I had a lovely time yesterday playing with the Littleborough Band at the annual Rushcart Festival. Yes, that’s right, I had a lovely time PLAYING. I thoroughly enjoyed putting my musical head on for an hour or so and exercising my cornet blowing muscles for a change. The music was great fun to play and I enjoyed sitting second man down to an old friend of mine called Steve who I haven’t seen for quite some time. In fact the last time I saw him was a couple of years before I got ill so as well as playing alongside him, it was nice to catch up with him in between pieces too.
But what about the Rushcart bit, I hear you ask.
Well, seeing as though you did ask me, let me tell you what the Rushcart festival is all about.
Traditionally, church floors were covered with rushes to help keep the dust down and to provide some sort of warmth in the winter and they were replaced every twelve months. Most churches would make the annual clear out and re-rushing into some sort of a festival and all the local people would get involved in some way or another. In northern England, particularly Lancashire, Cumbria and Yorkshire, this coincided with the annual Wakes Week which was when the local mill would close down for a week to enable essential repairs and cleaning etc, and the workforce could enjoy a week of leisure time. As they had no work to do for the mill owner, they were available to help out at the church.
The process of recovering the floors was broken down into stages, beginning with the gathering of rushes from the river banks and ponds. The cut rushes were then loaded onto a cart. It was a skilled job to properly load a cart so that the rushes didn’t fall all over the place and it became a very competitive business between neighbouring towns and villages to see who could build theirs the biggest and the highest, or the most elaborate and highly decorated.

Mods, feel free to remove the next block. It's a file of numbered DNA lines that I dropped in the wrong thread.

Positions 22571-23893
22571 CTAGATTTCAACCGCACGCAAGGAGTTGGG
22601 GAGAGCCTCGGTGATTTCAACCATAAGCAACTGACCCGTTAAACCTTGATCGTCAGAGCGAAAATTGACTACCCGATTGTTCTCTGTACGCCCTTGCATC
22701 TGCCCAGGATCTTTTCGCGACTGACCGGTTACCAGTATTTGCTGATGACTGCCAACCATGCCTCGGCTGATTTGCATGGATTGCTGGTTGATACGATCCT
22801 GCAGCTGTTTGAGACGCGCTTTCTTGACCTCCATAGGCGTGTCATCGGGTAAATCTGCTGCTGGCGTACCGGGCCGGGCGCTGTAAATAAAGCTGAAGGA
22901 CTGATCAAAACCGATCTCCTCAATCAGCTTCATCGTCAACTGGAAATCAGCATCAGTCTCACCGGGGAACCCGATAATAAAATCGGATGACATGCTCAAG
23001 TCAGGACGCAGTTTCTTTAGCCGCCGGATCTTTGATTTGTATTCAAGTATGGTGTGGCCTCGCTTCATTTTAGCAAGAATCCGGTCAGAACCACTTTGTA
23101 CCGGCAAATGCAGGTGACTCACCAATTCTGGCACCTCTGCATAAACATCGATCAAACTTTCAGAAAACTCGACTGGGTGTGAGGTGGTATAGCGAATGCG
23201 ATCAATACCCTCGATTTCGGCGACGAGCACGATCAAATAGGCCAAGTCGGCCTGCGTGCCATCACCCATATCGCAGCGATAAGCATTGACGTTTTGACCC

The loaded cart was then paraded to the church and lots of activities sprang up around the parade which turned the rushbearing into a festival over the years. As with most traditions, it died out with the advent of modern flooring for one thing and for the changes in mechanisation in the mills meaning that Wakes Weeks also died out. But luckily, there are pockets of people who work hard to keep the tradition alive and one of those groups keep the rushcart festival going in Littleborough on the outskirts of Rochdale.
It is a two-day festival held over the weekend and the band were invited to play on the bandstand in Hare Hill Park to welcome the rushcart as it arrived from the town centre, having been pulled by the local rugby team. There were lots of other things going on yesterday: a Viking re-enactment group, lots of food stalls, local produce, several rings of Morris men dancing as well stalls for children, face-painting and so on. The weather was kind too as the sun shone all day. Ideal festival weather.
Here are some photos of the rushcart and the Vikings in action.